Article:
Second Bag, option 1. Kokka & Alexander Henry

Or this highly graphic Anna Maria Horner with the Echino dot?

Second bag, option 2. Anna Maria Horner & Echino.

As you can see, I'm obviously in a major plum and mustard phase right now because my second option is a little too similar to my first. I'm nothing if not consistent. 


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What's New


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I know some of you have been waiting to hear this: Birch Fabrics' "Storyboek" is here!  This is such a darling line, including these two fantastic cheater prints.  The colors are fresh, images sweet and classic, perfect for creating a darling nursery.  The added bonus--it's all organic fabric with low-impact dyes! 

We also have some super nifty backpack straps.  They are 19" long, padded, and shortenable.  April has made a fantastic backpack with pre-made straps like these and I've eyed it for a long time.  I think it's time I make one for myself.  Don't get me wrong, I love a tote bag, both making and using, as much as the next sewist, but I grew up with my Dad suggesting what my shoulders would end up like if I didn't wear straps on both shoulders.  Of course, his demonstration was extremely exaggerated, but his point was taken.  The straps are sold individually, just in case you only need one.

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Don't forget this Saturday is the Alberta Street Fair!  Good times to be had, for sure.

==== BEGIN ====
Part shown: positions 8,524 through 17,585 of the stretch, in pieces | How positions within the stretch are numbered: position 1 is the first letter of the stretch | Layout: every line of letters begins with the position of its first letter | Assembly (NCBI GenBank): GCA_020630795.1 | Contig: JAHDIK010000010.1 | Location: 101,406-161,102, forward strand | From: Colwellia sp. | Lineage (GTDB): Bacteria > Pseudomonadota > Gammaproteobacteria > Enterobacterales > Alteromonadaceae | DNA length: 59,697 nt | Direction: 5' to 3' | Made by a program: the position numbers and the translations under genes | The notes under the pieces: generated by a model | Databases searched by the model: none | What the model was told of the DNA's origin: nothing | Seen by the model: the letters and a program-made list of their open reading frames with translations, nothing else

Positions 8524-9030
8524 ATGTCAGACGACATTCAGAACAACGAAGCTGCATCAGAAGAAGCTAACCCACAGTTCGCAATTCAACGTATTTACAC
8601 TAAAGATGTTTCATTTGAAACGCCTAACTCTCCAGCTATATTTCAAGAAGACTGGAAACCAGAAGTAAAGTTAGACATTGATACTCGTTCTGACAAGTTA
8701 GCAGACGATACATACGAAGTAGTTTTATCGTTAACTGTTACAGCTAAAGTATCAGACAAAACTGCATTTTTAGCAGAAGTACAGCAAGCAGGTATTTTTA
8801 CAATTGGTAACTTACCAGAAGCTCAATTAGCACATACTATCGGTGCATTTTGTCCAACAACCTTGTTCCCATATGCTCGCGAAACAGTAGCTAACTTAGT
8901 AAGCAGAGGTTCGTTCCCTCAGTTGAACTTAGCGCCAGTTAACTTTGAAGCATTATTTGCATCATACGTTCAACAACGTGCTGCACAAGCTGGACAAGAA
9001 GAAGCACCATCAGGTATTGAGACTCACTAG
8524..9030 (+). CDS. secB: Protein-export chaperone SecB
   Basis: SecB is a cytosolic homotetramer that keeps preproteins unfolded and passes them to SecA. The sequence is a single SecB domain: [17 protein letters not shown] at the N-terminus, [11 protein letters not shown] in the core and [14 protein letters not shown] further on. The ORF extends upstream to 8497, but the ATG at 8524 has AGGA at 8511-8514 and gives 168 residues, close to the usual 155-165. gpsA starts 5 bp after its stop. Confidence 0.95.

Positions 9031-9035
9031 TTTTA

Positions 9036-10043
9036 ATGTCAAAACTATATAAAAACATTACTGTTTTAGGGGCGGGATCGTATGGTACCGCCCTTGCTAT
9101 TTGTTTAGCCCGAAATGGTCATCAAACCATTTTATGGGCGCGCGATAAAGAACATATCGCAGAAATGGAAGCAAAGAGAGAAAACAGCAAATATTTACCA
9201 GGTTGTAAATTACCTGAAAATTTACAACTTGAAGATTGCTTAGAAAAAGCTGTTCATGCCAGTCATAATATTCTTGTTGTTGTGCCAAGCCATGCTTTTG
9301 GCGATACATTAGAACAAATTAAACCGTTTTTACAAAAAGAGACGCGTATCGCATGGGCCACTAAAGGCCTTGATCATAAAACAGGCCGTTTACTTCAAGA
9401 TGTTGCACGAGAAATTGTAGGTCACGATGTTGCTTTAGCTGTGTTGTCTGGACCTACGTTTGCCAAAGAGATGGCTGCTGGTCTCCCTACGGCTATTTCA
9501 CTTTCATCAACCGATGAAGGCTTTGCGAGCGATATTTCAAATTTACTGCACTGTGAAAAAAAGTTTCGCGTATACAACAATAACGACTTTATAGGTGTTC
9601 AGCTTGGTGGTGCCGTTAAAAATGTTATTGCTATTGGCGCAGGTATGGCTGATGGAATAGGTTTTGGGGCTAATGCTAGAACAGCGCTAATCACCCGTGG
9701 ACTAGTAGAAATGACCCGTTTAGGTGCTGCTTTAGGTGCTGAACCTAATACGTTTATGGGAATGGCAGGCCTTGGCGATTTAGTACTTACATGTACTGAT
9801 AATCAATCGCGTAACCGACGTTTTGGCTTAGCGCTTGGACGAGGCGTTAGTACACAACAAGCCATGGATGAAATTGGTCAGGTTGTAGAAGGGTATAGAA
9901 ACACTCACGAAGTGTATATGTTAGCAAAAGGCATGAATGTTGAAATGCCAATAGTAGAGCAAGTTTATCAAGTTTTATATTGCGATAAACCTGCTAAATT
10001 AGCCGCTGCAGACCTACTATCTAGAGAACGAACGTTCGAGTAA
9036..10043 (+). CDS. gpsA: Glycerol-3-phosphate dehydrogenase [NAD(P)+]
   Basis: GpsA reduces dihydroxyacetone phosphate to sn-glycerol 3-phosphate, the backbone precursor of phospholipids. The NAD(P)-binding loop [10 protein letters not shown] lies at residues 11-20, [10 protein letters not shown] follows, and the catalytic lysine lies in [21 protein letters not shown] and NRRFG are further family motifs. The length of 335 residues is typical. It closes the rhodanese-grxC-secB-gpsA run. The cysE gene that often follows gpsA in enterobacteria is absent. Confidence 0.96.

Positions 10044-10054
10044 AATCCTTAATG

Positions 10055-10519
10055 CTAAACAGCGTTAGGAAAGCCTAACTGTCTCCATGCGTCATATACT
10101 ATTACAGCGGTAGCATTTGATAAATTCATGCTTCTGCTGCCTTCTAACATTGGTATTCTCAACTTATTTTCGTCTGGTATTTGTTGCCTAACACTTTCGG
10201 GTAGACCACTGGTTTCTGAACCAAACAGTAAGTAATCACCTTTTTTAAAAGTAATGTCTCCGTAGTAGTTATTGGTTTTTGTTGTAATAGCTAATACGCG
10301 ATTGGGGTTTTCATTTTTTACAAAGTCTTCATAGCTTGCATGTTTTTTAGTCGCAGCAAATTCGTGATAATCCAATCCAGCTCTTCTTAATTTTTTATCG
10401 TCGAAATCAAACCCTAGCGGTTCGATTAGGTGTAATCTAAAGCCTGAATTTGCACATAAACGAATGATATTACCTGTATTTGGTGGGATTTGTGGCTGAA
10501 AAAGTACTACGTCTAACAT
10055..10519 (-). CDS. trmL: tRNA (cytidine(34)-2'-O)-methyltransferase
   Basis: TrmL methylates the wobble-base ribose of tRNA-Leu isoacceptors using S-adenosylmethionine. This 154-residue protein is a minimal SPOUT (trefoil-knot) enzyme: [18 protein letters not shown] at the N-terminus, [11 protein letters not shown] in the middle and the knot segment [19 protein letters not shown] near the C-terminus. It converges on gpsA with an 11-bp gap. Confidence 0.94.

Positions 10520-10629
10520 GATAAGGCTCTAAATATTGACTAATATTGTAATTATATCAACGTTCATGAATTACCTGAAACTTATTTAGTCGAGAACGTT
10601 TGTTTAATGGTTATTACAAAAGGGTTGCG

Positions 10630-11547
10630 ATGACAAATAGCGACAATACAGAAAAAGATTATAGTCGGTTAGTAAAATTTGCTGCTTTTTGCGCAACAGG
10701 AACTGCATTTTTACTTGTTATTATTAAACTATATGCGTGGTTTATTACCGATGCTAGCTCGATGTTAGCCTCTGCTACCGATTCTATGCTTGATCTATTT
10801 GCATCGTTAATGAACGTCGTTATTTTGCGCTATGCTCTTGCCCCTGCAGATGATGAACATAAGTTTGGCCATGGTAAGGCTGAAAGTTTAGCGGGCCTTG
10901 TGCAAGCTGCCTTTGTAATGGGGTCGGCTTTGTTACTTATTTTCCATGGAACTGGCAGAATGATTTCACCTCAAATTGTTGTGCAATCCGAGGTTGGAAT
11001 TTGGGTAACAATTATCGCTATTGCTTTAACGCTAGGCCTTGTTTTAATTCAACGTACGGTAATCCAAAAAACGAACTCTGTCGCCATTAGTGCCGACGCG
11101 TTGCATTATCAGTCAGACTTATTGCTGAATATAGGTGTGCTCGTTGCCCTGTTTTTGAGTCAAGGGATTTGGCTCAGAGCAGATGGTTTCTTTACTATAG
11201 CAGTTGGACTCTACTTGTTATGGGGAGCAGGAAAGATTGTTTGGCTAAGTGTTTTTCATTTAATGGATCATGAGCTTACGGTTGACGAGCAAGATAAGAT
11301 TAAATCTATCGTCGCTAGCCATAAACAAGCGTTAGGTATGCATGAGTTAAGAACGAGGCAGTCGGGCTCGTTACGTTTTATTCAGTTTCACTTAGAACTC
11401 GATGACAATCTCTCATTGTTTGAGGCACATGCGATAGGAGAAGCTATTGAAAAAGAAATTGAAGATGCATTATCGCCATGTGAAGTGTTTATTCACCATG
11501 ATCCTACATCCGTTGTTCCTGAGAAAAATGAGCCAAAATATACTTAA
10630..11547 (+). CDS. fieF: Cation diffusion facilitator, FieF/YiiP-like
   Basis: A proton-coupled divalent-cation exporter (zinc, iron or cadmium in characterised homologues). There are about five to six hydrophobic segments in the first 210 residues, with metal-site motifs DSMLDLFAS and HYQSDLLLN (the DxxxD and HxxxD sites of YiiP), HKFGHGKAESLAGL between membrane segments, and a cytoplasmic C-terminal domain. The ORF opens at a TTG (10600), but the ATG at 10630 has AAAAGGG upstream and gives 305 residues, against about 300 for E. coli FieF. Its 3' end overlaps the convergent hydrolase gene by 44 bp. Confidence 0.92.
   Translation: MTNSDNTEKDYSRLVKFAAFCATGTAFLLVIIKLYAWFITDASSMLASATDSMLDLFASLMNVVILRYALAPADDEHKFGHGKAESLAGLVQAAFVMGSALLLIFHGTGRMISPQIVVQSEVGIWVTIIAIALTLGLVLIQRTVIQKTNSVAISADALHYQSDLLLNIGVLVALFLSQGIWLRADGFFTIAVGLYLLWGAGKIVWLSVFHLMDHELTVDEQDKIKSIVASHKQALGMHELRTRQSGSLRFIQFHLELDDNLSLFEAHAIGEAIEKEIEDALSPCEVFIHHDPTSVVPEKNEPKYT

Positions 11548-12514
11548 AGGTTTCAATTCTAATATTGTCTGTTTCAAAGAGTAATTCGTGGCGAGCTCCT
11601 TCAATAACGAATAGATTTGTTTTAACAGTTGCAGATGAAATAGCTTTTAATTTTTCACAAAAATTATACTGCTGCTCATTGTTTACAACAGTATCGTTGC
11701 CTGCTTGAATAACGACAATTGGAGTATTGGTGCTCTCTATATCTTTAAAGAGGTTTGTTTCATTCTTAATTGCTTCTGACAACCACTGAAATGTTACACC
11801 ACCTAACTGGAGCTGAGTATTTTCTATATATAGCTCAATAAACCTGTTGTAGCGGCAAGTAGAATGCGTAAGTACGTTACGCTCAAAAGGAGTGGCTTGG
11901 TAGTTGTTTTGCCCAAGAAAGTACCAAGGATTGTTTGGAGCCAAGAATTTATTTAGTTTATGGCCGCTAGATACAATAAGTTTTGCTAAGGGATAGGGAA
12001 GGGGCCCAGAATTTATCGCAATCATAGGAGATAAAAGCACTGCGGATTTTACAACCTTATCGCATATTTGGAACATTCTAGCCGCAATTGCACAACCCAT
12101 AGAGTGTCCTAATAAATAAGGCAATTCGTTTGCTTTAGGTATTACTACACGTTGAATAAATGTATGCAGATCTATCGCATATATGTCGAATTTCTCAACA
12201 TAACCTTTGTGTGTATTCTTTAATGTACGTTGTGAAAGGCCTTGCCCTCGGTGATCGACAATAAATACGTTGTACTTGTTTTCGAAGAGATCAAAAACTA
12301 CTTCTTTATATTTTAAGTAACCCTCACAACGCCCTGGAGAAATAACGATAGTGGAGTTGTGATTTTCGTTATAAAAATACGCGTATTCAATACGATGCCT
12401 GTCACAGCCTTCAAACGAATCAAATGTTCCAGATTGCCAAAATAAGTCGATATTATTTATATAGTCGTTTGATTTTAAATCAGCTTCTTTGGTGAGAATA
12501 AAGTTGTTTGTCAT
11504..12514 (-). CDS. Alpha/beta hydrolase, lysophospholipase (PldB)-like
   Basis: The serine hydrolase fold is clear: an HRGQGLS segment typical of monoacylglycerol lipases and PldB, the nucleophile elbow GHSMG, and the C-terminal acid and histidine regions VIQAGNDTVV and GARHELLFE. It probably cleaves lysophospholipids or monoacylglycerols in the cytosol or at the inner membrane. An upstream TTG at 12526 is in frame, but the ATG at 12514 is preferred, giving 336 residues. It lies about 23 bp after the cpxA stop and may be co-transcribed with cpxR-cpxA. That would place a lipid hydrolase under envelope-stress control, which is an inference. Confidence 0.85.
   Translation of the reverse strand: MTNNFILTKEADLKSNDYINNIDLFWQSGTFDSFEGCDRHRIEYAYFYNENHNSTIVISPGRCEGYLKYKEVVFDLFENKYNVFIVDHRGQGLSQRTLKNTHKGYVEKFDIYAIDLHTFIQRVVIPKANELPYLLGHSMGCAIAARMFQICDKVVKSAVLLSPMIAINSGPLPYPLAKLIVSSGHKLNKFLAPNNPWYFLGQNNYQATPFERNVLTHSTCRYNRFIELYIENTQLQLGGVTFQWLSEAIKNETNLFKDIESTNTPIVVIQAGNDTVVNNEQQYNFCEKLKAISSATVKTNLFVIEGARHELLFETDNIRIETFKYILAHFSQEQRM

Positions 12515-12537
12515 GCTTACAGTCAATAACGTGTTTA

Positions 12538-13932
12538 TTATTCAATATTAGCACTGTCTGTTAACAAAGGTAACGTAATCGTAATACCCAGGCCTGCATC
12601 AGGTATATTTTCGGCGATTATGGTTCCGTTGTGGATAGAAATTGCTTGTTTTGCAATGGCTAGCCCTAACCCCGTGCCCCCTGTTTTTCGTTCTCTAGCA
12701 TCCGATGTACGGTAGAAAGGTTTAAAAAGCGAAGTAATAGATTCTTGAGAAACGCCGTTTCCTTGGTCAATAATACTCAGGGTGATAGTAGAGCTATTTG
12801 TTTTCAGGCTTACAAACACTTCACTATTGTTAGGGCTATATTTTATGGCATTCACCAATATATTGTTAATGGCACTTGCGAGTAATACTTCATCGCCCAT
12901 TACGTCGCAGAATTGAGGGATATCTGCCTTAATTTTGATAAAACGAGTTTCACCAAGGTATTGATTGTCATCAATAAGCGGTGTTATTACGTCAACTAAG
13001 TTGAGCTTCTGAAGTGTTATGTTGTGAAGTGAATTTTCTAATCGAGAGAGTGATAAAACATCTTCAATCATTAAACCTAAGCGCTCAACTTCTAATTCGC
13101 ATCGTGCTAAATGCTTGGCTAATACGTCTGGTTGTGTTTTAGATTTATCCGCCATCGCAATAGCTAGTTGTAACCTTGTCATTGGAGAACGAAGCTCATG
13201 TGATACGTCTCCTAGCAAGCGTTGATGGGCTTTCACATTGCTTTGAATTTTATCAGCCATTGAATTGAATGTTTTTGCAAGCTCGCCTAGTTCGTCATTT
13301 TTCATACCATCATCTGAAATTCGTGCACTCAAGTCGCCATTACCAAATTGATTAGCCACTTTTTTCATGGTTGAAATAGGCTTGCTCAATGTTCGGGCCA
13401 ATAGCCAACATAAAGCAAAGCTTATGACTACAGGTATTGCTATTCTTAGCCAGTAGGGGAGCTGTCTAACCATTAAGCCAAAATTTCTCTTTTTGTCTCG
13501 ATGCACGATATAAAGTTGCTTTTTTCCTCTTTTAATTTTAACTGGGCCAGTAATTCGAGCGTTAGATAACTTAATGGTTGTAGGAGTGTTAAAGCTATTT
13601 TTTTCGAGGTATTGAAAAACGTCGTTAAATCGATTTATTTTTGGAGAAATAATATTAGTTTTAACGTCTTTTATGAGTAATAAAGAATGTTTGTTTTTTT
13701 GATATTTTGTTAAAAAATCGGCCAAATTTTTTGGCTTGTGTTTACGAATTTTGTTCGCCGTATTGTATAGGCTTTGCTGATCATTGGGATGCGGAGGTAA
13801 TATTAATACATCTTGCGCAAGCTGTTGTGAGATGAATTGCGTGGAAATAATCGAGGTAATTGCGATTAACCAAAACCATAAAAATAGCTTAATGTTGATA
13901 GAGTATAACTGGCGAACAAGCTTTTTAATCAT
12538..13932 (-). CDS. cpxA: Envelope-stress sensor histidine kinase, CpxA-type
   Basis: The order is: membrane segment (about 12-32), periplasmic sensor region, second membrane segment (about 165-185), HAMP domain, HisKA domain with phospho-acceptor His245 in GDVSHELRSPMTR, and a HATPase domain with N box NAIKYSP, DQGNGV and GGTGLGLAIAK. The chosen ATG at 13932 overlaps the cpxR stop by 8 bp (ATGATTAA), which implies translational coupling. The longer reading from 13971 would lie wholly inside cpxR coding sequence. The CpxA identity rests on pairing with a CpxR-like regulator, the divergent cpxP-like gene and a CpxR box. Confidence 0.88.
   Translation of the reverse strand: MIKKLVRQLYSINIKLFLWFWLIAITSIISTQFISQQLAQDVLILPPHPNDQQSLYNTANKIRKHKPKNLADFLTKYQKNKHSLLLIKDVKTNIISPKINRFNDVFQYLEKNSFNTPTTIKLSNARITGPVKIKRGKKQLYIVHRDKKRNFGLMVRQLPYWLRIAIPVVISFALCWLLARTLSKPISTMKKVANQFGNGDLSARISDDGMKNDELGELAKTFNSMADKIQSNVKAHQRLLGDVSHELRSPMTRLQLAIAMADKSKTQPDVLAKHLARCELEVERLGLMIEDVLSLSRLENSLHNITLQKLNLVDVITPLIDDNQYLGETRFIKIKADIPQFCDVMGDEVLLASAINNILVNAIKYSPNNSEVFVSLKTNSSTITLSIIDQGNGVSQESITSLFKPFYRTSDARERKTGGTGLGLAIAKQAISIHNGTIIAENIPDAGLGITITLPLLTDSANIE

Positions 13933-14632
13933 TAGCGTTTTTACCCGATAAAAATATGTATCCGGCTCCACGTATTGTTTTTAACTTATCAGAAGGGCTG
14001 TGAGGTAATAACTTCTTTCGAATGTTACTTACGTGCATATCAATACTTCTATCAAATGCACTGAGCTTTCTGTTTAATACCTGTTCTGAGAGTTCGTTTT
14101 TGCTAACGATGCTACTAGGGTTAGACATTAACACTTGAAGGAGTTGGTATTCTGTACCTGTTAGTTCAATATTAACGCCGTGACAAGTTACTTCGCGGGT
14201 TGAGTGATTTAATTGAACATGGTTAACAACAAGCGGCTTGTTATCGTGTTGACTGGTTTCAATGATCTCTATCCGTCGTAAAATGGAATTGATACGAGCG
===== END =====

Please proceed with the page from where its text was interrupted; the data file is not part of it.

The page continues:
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1, 2, 3 Sew




We get a lot of questions about the sorts of books and patterns one should buy for a new sewist. We are so happy to be able to add Ellen Luckett Baker's 1,2,3 Sew: Build Your Skills With 33 Simple Projects to the growing list of primers for those of us finding our feet at the sewing machine, and those of us needing a little bit of fresh inspiration.

Ellen has divided her projects into chapters that each contain 3 skill building projects. The diagrams and instructions are clear and thorough and the photography has been beautifully shot and styled. It is straight forward enough for a beginner sewer at any age and is really the PERFECT book for giving along with a beginner sewing kit or sewing machine. For those of you who have your kids in one of Shelly's summer camps down at MD and want to keep your kid busy for the rest of the summer at home, get this book and a couple of yards of fabric, and you are all set.